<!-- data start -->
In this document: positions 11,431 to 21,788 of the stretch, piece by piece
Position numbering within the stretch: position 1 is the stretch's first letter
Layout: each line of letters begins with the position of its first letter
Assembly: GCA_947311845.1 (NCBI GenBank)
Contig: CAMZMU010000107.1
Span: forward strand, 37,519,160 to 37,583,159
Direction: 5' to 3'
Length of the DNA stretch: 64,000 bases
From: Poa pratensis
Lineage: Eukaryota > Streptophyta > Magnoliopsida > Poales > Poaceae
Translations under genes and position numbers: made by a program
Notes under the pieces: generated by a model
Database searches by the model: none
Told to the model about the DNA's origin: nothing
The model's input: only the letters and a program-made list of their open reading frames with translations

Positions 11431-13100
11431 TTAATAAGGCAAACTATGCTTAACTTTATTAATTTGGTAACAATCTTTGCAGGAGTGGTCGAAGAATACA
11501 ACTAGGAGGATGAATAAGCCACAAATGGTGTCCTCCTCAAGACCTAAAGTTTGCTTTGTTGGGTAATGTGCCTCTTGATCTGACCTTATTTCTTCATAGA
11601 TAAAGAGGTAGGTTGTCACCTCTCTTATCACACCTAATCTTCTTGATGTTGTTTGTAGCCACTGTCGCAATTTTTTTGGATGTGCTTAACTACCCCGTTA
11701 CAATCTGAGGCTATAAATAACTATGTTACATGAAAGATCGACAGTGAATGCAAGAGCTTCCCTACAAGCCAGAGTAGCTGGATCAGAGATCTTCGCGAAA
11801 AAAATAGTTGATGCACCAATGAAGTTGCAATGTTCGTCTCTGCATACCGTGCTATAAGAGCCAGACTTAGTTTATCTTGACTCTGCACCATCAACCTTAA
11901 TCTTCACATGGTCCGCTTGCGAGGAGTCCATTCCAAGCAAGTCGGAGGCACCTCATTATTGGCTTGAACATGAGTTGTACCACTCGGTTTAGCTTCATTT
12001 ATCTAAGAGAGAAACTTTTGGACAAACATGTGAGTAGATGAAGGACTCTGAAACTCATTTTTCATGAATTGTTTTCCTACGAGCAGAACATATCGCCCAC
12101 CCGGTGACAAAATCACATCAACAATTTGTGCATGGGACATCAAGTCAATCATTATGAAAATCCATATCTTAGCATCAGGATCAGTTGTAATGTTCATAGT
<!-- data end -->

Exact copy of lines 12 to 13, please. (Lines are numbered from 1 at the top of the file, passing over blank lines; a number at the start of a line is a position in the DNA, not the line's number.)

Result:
Notes under the pieces: generated by a model
Database searches by the model: none